"I'm the highest paid laundry man in the SEC," Silva jokes. "These machines almost never stop running from 4 a.m. to 9 p.m."
Silva, obviously, is much more than just a laundry man, especially when the season starts and his crew is tasked with transporting each and every thing the team needs (everything from jerseys and pads to headsets and sideline fans) to the stadium on game day, whether that stadium happens to be across campus or in Lexington, Kentucky or Eugene, Oregon. And as the laundry runs each day for nearly 17 hours, so does Silva, arriving with his paper and coffee each morning before the sun comes up and leaving each night after the sun has set and primetime TV has concluded.
But, it turns out, the New Orleans native wouldn't change it for anything. He's been at MSU for 29 years, turning down offers to go elsewhere, content to remain the highest-paid laundry man in the conference and happy to raise his children in Starkville.
Silva loves his job. He loves his students and he loves the players.
"They're all like sons to me," he said.
While the freshmen may not always realize when he's joking around, the older players know how much Silva cares and they relish a chance to talk to him when the days slow down. After the second practice Wednesday night, many of them stopped by the window, not looking for socks or shirts, but just to say hey, including senior cornerback and All-American Johnthan Banks, who also happens to be a proud father.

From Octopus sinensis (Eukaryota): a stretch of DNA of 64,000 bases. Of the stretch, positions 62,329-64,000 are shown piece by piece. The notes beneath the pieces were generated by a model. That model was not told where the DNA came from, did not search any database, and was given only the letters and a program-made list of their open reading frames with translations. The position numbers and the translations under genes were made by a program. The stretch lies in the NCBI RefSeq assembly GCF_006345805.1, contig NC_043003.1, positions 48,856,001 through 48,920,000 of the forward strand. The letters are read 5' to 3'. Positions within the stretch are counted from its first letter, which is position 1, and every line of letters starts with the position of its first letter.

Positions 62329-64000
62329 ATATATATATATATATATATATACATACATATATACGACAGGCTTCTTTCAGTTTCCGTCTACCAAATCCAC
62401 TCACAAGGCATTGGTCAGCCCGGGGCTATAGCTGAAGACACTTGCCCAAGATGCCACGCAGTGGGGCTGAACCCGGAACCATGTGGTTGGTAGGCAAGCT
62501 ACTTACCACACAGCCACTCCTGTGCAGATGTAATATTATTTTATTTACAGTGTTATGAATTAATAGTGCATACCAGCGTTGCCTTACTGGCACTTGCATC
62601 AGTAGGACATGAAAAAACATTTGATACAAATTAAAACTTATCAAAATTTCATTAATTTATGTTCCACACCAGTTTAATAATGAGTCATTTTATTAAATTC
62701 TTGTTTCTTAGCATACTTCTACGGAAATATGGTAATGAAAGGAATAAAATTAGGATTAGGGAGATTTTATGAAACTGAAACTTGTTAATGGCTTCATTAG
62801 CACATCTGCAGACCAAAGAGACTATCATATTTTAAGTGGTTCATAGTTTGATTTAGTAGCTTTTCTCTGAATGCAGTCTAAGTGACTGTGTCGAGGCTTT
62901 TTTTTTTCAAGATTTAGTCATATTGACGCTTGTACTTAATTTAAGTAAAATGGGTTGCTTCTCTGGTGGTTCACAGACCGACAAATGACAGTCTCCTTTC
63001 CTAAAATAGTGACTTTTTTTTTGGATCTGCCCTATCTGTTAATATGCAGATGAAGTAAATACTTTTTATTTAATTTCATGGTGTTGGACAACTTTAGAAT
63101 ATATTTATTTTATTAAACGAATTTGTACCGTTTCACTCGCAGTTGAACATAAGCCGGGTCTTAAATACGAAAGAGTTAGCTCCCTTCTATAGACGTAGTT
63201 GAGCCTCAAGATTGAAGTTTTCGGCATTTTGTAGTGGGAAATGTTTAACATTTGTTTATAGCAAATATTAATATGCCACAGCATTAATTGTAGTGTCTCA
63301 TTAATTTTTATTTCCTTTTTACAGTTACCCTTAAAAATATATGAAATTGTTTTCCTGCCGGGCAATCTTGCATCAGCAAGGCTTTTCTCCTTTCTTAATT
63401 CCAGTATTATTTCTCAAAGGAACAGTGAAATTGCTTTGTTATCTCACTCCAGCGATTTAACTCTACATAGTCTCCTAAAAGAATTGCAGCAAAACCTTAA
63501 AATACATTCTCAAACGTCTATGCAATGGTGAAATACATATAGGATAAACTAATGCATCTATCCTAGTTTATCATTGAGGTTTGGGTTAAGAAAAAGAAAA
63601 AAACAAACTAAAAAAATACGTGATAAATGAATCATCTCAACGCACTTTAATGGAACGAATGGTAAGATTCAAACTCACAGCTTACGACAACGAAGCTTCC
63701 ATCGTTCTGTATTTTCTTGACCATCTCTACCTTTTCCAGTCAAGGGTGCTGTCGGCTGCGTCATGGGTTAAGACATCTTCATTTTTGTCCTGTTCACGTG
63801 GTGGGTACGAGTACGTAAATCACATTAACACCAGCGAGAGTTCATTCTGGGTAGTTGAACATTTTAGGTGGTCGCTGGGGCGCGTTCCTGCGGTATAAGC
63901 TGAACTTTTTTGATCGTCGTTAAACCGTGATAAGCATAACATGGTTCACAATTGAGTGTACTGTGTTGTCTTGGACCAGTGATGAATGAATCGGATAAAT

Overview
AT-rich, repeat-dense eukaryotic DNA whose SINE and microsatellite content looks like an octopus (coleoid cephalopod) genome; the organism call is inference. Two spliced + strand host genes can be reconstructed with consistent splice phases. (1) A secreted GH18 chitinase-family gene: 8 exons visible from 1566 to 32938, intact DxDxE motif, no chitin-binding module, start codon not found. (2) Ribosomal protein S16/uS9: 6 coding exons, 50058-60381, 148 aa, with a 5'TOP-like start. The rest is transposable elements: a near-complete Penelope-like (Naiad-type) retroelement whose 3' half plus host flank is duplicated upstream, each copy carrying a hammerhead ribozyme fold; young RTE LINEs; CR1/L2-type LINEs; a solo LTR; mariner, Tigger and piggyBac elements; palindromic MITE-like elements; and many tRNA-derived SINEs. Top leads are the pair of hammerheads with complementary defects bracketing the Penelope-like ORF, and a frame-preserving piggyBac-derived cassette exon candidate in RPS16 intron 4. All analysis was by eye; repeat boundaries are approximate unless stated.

"How's your boy, Banks?" Silva asked.
"He's getting' too old, Mr. Phil. He tried to hang up on me on FaceTime last night."
"Master P!" yelled senior guard Tobias Smith, walking up next to Banks.
"Tobias, don't come over here acting like you did anything today," Silva joked. "How much are you weighing now? You look good."
Some of the happiest moments in his life, Silva said, come from his former players and equipment managers returning to campus.
"A lot of the guys come back and see me," Silva said. "The best is hearing about these great families they have, how well they're doing, how happy they are."
While some players recognize and appreciate what the equipment staff does every day, arriving before them and leaving after them each day, most of the guys in the locker room don't realize how much goes on behind the scenes, Silva said.
"They think all of their stuff just magically appears."
But Silva, who was surprised with the honor of having the equipment room in the new football facility named after him, is content to go unnoticed.
On games days, he says, he outfits the coaches in the best gear Adidas can provide, making sure they stand out when people look down at the sidelines. Behind the coaches and then the players, Silva makes sure his full staff wears the same thing, doing his best to make them blend in with the players.
"We don't wanna stand out," Silva says.
And they don't. But, maybe just this once, they deserve to.
Oh, on Thursday, biblical rain and lightning forced the team practice indoors. The equipment staff had 45 minutes to move everything from The Farm to The Palmeiro Center, in the rain, with only a pickup truck, a small trailer and the back of an SUV. Five minutes after they finished the move and setup, the team walked in, with no idea of the cross-campus scamper that had just happened.